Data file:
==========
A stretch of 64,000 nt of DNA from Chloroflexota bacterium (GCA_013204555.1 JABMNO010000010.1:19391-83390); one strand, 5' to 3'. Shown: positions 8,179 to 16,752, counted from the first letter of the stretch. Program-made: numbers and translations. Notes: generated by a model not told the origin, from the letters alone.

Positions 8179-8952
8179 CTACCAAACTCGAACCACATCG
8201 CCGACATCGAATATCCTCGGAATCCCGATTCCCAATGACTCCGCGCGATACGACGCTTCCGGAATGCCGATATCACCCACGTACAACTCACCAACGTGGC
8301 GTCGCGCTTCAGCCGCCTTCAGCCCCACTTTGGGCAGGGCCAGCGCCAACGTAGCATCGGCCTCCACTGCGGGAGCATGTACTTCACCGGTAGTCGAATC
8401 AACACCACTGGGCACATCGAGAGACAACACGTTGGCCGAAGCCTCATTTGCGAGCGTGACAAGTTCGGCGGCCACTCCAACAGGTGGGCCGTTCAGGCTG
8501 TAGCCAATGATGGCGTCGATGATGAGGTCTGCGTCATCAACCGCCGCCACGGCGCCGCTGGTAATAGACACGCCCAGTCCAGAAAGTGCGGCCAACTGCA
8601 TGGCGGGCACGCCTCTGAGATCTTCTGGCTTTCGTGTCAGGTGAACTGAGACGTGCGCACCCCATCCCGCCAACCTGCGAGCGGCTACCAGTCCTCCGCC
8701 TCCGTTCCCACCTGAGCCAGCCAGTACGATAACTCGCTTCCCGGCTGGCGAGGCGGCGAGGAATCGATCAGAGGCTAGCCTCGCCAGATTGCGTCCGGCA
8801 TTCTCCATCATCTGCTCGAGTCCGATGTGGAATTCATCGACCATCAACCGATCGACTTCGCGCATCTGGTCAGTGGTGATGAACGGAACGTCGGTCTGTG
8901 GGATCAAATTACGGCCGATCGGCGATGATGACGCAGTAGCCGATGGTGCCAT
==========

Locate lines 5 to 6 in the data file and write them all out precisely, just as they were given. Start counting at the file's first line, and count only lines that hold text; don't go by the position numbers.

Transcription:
8301 GTCGCGCTTCAGCCGCCTTCAGCCCCACTTTGGGCAGGGCCAGCGCCAACGTAGCATCGGCCTCCACTGCGGGAGCATGTACTTCACCGGTAGTCGAATC
8401 AACACCACTGGGCACATCGAGAGACAACACGTTGGCCGAAGCCTCATTTGCGAGCGTGACAAGTTCGGCGGCCACTCCAACAGGTGGGCCGTTCAGGCTG